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The Fantastic

The Fantastic

The stories told by the Greeks and Romans resonate across cultures. These stories allowed them and us to explore their place in the cosmos and investigate what is is and was to be human. Yet, in the strictest sense, we know and they knew that these stories were not true. The Classical fantastic stretched the imagination and allowed an encounter with the world.

The stories the ancients told explored their human condition. For us those stories resonate and have resonated through the ages. They tell us something of our lives and other lives. They connect even as they explore the strangeness of the Classical world and its imaginations. Each retelling reshaped and recalled previous stories. In some instances stories connected with a past and a tradition and those earlier story-tellers who told and retold the stories.

In the myths, the stories found a parallel world, recognisable, but at a distance. In the mythic world strange and extreme things could happen. Such events and people might be violent, monstrously so. We can see the heroic, and question the heroic. They show us a nature that can be filled with love but also with horror. We encounter the central figures on the epic stage and the quiet or even silenced voices off stage. In such extremes, we encounter our essence and by contrast see better the everyday. They offer insight into our identities, our relationships, our rules of being and society.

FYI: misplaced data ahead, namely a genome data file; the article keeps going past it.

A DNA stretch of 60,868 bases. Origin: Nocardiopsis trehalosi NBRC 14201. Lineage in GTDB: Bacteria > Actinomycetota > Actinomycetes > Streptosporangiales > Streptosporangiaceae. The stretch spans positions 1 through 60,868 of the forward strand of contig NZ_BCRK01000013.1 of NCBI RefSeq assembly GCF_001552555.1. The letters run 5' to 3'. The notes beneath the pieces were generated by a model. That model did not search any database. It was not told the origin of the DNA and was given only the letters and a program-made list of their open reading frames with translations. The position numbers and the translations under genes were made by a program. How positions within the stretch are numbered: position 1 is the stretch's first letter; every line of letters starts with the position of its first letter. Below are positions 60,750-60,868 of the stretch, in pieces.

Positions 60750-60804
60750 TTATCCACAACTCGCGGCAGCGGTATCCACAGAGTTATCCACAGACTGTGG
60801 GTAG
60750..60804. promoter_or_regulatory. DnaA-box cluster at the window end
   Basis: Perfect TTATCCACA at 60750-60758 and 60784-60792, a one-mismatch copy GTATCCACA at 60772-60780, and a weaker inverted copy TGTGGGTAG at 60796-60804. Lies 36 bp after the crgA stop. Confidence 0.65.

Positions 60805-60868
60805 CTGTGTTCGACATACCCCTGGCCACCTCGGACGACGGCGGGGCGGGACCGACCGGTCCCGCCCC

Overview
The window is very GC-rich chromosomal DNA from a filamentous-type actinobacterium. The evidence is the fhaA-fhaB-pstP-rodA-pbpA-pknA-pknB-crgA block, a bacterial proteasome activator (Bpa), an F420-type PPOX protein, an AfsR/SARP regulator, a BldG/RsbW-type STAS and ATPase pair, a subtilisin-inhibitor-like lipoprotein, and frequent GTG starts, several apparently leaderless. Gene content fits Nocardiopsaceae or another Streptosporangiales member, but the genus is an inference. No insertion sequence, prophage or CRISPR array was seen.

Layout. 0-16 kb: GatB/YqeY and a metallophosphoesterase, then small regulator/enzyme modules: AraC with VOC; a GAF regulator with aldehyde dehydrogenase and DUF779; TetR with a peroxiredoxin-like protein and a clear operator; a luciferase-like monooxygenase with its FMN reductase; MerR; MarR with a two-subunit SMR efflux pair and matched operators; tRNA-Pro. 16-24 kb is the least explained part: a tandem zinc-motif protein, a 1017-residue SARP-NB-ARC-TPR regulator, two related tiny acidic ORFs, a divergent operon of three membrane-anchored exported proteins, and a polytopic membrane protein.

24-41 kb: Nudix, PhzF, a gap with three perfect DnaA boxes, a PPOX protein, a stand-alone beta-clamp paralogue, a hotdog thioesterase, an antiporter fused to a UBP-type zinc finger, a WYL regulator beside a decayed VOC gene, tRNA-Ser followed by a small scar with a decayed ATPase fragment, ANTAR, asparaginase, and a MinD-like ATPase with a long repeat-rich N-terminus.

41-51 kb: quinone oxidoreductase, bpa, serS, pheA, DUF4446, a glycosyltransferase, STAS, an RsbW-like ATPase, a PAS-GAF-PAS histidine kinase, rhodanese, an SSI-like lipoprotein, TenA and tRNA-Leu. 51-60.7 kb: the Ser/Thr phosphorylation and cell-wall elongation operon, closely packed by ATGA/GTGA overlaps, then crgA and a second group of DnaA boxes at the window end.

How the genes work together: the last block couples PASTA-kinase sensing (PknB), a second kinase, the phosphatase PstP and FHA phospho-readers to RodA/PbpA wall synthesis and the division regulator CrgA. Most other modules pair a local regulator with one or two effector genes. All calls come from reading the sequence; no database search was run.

In the monstrous, we find that which is beyond society and it conventions. In the world of the monster, the everyday is transformed offering a landscape for heroes. But the virtues of heroes are not unquestioned and landscapes are not just there to be conquered.

The comic holds the mirror to society, shifting its values and appearances, putting us out of ourselves so as to see ourselves. In the comic we are unified in our absurdity. What a strange idea that is. 

And in the sublime, literature someone transcends the everyday. The spectacle reminds us of our humanity even as we are diminished before it. 

The fantastic takes us beyond the world and gives us the means to understand ourselves in and out of the world. 

Monster studies is a new theoretical approach which began to gain significant critical ground in the 1990s. It takes a broad cultural perspective to ask what precisely constitutes the monstrous, and how societies use the idea of monsters. We might understand monsters as guardians of borders, who tell us what is and is not taboo, or as ways of demonising the Other, people who are not 'like us'. Equally, monsters often communicate hidden, unacceptable desires, which society can only permit itself to enjoy if they are utterly defeated and destroyed at the conclusion of their narrative. 

Classics has, of course, a wide range of monsters at its disposal in ancient myth, although one might argue whether the monsters are the fantastical creatures or the heroes who kill them. Thinking about monsters helps us understand ancient works which handle geography and the unbelievable creatures which live in different parts of the world, in particular in Herodotus and the encyclopedia of Pliny the Elder. Monsters also loom large in classical reception, where they have taken root in a wide range of films, books and computer games.

Liz Gloyn has explored the use of the classical monster in popular culture in her book Tracking Classical Monsters in Popular Culture, the first systematic application of a monster studies framework to classical reception. The book builds on her earlier work on the two Clash of the Titans films. In our teaching, classical monsters are a popular choice for undergraduate and MA dissertations. Monster studies is one perspective explored in Contemporary Approaches to Latin Literature, and mythical material including classical monsters often appears in our language courses.

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